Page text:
Co-Author and Bible League International Global Publisher John Andersen comments, “We made The Prison Bible specifically for prisoners. It is a tool which cannot only be used by prison ministries on a global scale, but by prisoners at whatever spiritual stage they find themselves in. We believe God will raise leaders from among the imprisoned population who will use The Prison Bible to disciple many in an unprecedented way.”
I have a copy, but due to the water crisis in West Virginia, I have not yet had a chance to write about it. Here is the press release.
I did get a chance to flip through it and it looks like something you, prison ministries or not, will need.
Also, you’ll note on my sidebar an icon for Bible League. Let me heartily recommend them to you.
Bible League International will release The Prison Bible in January 2014. The Prison Bible is the Easy-to-Read Version with 52 lessons made especially for inmates. In addition to Scripture lessons that walk through various parts of the gospel of John, readers get serious content dealing with anger, violence, and mental health. There is also significant attention to preparing inmates for life after prison. The Prison Bible is available for pre-order until the end of the year for less than $5. Click the pic to see the promo video.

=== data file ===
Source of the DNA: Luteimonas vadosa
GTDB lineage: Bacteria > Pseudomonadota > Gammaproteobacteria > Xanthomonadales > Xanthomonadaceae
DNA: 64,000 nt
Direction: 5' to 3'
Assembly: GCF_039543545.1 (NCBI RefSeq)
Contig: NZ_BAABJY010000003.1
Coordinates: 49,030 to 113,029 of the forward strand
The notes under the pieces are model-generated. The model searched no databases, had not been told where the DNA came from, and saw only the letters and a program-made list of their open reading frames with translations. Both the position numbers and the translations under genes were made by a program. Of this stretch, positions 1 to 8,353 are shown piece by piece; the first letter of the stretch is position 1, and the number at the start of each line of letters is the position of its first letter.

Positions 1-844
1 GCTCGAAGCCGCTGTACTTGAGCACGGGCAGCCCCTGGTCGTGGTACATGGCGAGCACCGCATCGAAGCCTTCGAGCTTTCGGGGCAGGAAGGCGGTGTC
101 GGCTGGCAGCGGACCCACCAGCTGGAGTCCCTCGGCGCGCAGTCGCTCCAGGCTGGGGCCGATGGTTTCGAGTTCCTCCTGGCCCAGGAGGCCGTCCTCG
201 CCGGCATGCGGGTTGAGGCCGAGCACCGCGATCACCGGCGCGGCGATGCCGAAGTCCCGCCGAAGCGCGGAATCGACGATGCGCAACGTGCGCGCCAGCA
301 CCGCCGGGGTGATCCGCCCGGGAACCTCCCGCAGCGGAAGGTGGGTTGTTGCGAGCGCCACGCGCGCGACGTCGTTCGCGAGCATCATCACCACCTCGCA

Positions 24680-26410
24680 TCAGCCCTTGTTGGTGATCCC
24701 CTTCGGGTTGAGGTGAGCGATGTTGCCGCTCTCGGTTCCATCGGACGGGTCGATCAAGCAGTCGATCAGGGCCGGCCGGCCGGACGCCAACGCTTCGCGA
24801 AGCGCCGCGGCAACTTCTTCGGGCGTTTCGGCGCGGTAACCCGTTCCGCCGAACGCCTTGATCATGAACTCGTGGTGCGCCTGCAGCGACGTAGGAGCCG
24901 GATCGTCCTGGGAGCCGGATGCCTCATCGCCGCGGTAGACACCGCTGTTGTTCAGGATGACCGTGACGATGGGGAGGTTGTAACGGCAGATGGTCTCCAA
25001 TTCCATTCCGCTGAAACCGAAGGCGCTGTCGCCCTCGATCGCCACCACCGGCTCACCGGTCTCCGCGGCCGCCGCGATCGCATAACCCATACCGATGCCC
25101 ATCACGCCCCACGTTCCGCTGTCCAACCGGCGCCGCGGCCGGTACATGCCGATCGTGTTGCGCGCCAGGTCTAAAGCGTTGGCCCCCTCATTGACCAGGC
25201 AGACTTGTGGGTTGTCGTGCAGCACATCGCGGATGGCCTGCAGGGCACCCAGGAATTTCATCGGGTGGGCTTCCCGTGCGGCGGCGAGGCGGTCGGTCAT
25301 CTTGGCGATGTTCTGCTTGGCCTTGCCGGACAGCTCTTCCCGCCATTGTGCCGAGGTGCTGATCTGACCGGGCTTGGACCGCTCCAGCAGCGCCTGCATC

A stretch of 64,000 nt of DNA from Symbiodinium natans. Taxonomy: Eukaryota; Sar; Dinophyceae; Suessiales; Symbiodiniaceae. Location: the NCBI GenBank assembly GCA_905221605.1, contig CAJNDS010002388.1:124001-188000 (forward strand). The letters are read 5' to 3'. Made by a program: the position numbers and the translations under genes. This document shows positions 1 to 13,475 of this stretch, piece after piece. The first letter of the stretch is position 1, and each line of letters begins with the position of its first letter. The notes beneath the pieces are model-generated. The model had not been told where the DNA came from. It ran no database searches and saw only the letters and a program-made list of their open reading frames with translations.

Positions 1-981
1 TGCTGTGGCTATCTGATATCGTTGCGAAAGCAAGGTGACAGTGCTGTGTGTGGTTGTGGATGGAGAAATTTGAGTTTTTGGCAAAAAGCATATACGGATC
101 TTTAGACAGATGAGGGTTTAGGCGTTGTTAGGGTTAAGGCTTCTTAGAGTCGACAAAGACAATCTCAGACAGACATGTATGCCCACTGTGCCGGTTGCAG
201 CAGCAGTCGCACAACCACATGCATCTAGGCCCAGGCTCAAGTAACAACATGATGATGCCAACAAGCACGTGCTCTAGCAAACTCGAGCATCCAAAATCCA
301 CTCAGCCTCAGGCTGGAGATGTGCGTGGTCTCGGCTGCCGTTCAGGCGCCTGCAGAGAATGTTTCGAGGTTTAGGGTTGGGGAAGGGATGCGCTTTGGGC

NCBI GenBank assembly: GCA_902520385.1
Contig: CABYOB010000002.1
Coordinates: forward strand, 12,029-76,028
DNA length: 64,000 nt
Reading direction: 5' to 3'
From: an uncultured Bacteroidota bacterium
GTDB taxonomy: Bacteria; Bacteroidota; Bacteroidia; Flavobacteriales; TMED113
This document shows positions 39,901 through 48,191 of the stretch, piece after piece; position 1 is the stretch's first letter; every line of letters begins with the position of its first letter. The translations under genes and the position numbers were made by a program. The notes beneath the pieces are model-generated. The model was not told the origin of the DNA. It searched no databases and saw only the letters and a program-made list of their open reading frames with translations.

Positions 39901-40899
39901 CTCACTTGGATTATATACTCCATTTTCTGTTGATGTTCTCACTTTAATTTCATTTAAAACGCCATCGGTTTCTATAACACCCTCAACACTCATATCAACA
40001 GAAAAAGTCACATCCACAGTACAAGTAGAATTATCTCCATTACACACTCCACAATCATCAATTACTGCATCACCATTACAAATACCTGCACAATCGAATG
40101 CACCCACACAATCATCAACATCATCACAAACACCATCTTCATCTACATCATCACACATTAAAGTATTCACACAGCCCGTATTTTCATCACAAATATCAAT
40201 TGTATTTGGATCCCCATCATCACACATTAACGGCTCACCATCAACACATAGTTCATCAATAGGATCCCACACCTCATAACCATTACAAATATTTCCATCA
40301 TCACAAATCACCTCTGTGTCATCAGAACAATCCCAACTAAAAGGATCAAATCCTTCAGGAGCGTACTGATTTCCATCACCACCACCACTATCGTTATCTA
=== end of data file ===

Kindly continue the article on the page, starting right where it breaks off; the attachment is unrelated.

Hendrickson brings to us a delightful gift. Included for the first time in a Greek-English interlinear is the Revised English Bible. This less-travelled road makes all the difference in deciding which NA-28 to purchase, in my opinion.
The NA-28 is the most recent update to the Nestle-Aland production of a critical Greek New Testament, but it includes only changes made to the Catholic, or General, Epistles (James, 1 and 2 Peter, 1–3 John, and Jude). The NA-28’s website reads, “the Catholic Letters were revised according to a fundamentally new concept which in the long run will be adopted for the entire edition.” The focus on changes, then, should occur on the Catholic letters and have been discussed by various scholars in a myriad of publications. One may be hesitant to purchase the NA-28 based only on a few changes although one of those changes includes the adoption of the Editio Critica Maior, a particularly nice evolution in the NA series. Other revisions or changes include the marginal apparatus of references, a revision of non-Greek version citations, as well as a revision of patristic citations.